Mario Perez, ABC
Harold Perrineau has accused "Lost" producers of racism.

Harold Perrineau is disappointed by his character's exit from "Lost." But not half as disappointed as all "Lost" fans should be by Perrineau's reaction to his character's exit.

The actor tossed allegations of racism in the direction of the show's writers and producers, which is nothing short of reprehensible.

In the season finale of "Lost," Michael (Perrineau) was blown up when explosives destroyed the freighter and took it to the bottom of the ocean. While the death of some "Lost" characters is somewhat nebulous, we're assured that Michael is completely, totally, irrevocably dead.

Perrineau did not take Michael's demise well. In an interview with TV Guide, he went so far as to complain that not only the death but the story line were somehow attributable to Michael being black. And he took it as some sort of personal affront that Michael and his son, Walt (Malcolm David Kelley), weren't reunited on the show.

"Listen, if I'm being really candid, there are all these questions about how they respond to black people on the show," he told the magazine. "Sayid gets to meet Nadia again, and Desmond and Penny hook up again, but a little black boy and his father hooking up, that wasn't interesting? Instead, Walt just winds up being another fatherless child. It plays into a really big, weird stereotype, and being a black person myself, that wasn't so interesting."

Michael's story line wasn't exactly the greatest thing that's happened on "Lost." I was rather disappointed in it myself.

But that's no excuse for Perrineau to react as he did. He based his charge of racism on what happened to his character, but it's as if he's never watched the show.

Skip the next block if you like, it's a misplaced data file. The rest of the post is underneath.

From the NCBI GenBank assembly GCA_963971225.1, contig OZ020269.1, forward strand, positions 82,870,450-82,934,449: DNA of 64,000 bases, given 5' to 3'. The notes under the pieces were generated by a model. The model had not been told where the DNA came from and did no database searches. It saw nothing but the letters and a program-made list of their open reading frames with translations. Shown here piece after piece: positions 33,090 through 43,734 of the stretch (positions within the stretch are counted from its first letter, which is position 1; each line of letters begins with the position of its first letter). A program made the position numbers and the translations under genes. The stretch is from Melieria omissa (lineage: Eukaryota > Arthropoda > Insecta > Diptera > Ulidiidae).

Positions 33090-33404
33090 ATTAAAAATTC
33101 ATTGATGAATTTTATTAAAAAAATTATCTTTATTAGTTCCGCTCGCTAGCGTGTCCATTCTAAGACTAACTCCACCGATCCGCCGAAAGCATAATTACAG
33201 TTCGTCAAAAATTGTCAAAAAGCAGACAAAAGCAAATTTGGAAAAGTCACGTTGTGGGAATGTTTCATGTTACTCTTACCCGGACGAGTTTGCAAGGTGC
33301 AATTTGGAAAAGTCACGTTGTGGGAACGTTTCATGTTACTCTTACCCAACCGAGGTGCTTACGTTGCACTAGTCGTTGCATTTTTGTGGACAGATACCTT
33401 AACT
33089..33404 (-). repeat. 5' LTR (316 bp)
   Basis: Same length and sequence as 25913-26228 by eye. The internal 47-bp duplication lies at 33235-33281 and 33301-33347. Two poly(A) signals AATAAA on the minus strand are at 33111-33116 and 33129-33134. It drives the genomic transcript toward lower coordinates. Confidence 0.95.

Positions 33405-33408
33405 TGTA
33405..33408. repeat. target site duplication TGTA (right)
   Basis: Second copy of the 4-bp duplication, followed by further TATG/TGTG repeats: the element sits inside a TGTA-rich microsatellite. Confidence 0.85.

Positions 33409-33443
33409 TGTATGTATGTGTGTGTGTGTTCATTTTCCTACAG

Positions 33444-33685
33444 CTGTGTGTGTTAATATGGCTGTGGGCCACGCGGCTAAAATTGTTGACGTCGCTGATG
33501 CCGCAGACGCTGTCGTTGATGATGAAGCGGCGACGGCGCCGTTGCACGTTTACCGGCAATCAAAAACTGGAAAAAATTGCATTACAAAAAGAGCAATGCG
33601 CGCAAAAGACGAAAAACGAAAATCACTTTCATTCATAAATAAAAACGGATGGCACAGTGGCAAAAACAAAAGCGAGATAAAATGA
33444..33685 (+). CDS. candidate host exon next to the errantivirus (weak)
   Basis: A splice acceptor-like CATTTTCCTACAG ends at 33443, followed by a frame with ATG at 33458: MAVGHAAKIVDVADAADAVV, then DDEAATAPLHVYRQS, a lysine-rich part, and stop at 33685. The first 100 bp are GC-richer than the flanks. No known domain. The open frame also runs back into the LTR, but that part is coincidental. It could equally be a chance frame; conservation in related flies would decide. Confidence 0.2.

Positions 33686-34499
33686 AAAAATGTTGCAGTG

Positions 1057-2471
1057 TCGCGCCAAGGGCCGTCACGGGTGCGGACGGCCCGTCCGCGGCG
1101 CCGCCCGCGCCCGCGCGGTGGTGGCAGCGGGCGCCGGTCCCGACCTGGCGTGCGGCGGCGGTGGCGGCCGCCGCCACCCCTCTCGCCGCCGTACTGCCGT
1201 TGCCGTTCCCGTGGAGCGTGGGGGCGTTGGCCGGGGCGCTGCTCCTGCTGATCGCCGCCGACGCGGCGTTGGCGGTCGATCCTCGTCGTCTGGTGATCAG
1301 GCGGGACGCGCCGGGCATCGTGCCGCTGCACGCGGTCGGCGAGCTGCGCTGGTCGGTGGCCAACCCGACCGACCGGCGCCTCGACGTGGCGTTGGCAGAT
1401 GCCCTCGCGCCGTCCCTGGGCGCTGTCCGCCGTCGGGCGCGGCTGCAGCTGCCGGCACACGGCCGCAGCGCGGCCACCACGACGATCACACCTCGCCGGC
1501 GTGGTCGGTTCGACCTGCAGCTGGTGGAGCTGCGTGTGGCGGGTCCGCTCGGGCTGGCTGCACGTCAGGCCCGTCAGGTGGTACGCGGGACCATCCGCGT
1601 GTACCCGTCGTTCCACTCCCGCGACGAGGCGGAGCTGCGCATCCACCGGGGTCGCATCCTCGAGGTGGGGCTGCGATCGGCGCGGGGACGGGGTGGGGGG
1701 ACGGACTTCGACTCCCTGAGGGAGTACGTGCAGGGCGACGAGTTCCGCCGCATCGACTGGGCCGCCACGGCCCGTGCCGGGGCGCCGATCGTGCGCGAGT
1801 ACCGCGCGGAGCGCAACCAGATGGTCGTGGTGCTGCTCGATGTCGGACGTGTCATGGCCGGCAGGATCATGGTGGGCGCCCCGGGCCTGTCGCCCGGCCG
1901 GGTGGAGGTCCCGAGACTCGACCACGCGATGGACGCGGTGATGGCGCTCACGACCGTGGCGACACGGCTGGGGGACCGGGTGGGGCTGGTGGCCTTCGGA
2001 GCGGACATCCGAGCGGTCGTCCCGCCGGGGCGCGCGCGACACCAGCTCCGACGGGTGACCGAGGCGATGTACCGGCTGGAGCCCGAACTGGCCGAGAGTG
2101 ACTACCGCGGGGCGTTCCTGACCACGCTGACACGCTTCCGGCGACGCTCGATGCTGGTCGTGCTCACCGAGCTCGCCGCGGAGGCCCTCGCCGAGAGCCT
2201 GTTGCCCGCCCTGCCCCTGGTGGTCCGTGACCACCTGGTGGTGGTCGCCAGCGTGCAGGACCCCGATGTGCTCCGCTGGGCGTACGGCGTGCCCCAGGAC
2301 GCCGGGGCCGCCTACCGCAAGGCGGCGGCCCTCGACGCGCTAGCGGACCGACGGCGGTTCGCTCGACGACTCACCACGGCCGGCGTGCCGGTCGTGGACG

"Lost" has always been not only racially diverse but essentially colorblind. There are major characters who are white, black, Hispanic, Asian, Arabic.

A lot of characters have died on "Lost," and most of them have not been black. Most of them didn't get any sort of happy ending. Most of them died pointless deaths; Michael was at least trying to do something heroic to make amends for murdering two women — one of them a pointless killing.

Plus, Sayid and Nadia don't exactly have a happy ending. We've already seen that Nadia will be murdered shortly after the reunion.

And to suggest that black characters don't get happy endings is also erroneous. Rose (L. Scott Caldwell) was not only reunited with her missing husband, Bernard (Sam Anderson), but her terminal cancer has disappeared.

Perrineau admits he never talked to the writers, never shared his feelings with them. He just tossed this bomb at them.

He has backtracked. In a subsequent interview with Entertainment Weekly, Perrineau said, "I should probably think more before I say things. I should especially think before I say anything racial, because I recognize that when you make a racial comment, it polarizes people. That was never the intention."

That's all well and good, but, as the saying goes, you can't unring a bell. He put an unfounded charge of racism out there. At the very least, he needs to make a public apology.

It's virtually impossible to defend yourself against allegations of racism. No matter what you say, it tends to sound like "some of my best friends are black." Which is never convincing.

"Lost" executive producer Carlton Cuse took the high road in a response to TV Guide.

"We pride ourselves on having a very racially diverse cast," he said. "It's painful when any actor's story line ends on the show. Harold is a fantastic actor whose presence added enormously to 'Lost."'

Would that Perrineau had that kind of class.

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By the way, Perrineau has signed on to the pilot for another show ABC is developing.

I'm sure it's only a coincidence that the police detective he'll play in the drama pilot "The Unusuals" is described as "paranoid."


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